DreamWorks newly signed act eels delivered an extraordinary debut album when they released 'Beautiful Freak' in 1996
Left-field alternative pop didn't really get any better than Beautiful Freak in 1996 and arguably it's rarely been bettered since. The visionary concept of Mark Oliver Everett, 'E', was a breath of fresh air that fused genres, combined styles and ultimately delivered a fantastic off-kilter album. eels debut full length record is brilliantly sequenced, drawing you in immediately with it's lead single, Novocaine for the Soul, and leaving you wanting more with it's melancholic close out track, Manchild. The array of techniques, samples, instrumentation and inspired production makes 'Beautiful Freak' one of the most interesting, and at the time, arresting debut albums.
Within the opening two songs of Beautiful Freak there is a sample of Fats Domino and Gladys Knight, static, Jive, brooding strings, killer guitar riffs, a great walking bass line and some truly unforgettable lyrics; no wonder it grabbed everyone's attention and became a surprise top 5 album in the UK. Whilst the NME were not fans of the album, giving it a measly 5/10, they were in the minority as the album was generally well received and critically acclaimed at the time.
Everett, although given a great deal of creative credit for the album, was not alone on Eels debut album. Helping him produce the final sound were various personnel, including, but not limited to, Tommy Walter (Abandoned Pools) on bass, Jonathan Hayes 'Butch' Norton on drums, production and engineering and Michael Simpson of Dust Brothers fame, also on production and mixing duties.
The album was preceded by two singles, firstly Novocaine for the Soul in early February 1996, and secondly, Susan's House in May of the same year. The tracks were both released on the recently formed - Spielberg, Katzenberg, Geffen record label DreamWorks. Although they were first released in the US in 1996 it was to take a year before they would achieve success when they both charted a year later in the UK. When the album was released in August it too delivered better than anticipated sales success, going top five in the UK and achieving reasonable results in Europe.
The Rock'n'Roll Jive, plinky-plonk piano, dark strings and biting guitar riffs of Novocaine for the Soul were like nothing else around at the time and stood out as something different, something to stop you in your tracks and something worthy of your attention. Eels first single peaked at number 10 but it's follow up, Susan's House went one further and peaked at number 9. The track about E's former girlfriend was just as, if not more, creative than the first single and blended both spoken word and sung passages with harmonic hooks and memorable lyrics - "Down by the Donut Prince a fifteen year old boy lies on the sidewalk, With a bullet in his forehead, In a final act of indignity the paramedics take off all his clothesFor the whole world to see while they put him in the bag, Meanwhile and old couple argues inside the Queen Bee, The sick fluorescent light shimmering on their skin."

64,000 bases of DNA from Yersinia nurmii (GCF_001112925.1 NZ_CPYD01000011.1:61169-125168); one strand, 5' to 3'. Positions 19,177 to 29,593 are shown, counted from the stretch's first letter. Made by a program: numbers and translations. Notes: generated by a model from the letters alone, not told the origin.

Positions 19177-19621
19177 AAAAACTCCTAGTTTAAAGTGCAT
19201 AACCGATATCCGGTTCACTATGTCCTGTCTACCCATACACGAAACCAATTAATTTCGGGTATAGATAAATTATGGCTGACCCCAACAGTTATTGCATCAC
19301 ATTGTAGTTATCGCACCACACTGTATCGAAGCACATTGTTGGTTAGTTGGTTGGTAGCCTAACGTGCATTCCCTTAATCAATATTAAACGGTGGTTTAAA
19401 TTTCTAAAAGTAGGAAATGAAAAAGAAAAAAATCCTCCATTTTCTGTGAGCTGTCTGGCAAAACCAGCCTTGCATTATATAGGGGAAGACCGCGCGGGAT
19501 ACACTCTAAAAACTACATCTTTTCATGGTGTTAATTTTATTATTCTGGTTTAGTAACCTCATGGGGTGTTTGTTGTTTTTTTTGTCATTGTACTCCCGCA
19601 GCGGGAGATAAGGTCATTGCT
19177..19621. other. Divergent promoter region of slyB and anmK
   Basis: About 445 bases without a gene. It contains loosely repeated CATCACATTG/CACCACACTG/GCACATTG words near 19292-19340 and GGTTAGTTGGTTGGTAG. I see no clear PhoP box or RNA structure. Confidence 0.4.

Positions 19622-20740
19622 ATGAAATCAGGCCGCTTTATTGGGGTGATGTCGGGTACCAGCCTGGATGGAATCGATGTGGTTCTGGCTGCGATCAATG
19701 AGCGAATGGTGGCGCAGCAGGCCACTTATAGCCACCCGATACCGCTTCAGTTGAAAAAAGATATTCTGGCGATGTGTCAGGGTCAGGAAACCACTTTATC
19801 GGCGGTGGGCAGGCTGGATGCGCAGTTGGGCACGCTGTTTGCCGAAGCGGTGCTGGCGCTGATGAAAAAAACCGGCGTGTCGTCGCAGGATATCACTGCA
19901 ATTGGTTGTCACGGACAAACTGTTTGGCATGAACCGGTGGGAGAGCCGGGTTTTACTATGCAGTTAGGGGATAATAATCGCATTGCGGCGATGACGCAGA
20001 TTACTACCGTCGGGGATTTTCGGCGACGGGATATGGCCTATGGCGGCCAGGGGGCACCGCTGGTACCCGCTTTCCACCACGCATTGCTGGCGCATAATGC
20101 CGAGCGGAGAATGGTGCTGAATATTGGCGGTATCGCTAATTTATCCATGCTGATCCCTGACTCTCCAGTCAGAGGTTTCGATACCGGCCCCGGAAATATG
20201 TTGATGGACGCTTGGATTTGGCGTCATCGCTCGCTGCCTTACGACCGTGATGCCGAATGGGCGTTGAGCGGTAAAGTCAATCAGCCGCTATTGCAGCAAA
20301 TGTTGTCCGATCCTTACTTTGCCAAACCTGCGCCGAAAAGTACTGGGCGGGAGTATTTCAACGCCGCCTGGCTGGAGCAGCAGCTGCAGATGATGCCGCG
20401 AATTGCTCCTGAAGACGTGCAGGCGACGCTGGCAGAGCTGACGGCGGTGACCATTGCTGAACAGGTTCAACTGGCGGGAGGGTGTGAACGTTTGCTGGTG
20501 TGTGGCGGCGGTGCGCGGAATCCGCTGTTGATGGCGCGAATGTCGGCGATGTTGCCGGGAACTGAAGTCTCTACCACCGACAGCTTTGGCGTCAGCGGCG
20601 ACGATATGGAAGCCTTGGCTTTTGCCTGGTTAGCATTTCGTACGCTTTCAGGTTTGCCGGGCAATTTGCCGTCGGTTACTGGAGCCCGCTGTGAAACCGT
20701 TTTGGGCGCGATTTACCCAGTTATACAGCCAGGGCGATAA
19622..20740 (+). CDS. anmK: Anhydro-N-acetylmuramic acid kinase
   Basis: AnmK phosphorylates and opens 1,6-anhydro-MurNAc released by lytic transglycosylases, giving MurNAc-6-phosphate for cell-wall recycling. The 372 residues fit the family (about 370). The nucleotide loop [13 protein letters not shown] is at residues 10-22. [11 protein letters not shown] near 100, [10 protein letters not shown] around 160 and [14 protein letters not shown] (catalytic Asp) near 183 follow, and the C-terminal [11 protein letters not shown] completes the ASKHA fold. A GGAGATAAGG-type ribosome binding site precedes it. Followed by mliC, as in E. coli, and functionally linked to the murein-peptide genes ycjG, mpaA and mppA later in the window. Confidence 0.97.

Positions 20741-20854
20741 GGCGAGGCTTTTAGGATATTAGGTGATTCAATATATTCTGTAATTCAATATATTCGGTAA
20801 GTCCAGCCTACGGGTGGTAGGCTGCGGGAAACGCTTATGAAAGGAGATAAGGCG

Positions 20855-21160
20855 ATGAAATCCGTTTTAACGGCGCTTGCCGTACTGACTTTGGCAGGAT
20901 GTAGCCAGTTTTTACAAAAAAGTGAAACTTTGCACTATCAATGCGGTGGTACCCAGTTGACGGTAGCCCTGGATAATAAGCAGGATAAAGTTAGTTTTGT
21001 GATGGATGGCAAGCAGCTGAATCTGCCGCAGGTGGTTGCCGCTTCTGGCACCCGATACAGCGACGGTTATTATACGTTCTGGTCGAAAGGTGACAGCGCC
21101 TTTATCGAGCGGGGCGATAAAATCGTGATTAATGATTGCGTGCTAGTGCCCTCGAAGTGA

The subsequent two single releases from the original album faired less well on the charts. Your Lucky Day In Hell and the title track Beautiful Freak were definitely more album tracks released as singles rather than singles on an album. The opening line of the more sombre former track is a great example of Everett's lyrical dexterity and one that sets up the song beautifully as he sings, "Mama gripped onto the milkman's hand, And then she finally gave birth, Years go by, still I don't know, Who shall inherit this earth" whilst the latter is pure shoe gazing dream pop.
The combination of brilliantly composed songs with some inspired production techniques make Beautiful Freak a riveting listen throughout. The gruff vocal delivery and scuzzy guitar on Rags To Riches, the captivating roller coaster tale of My Beloved Monster and the frustration and torment delivered during Mental are all further high points on an album that has few flaws.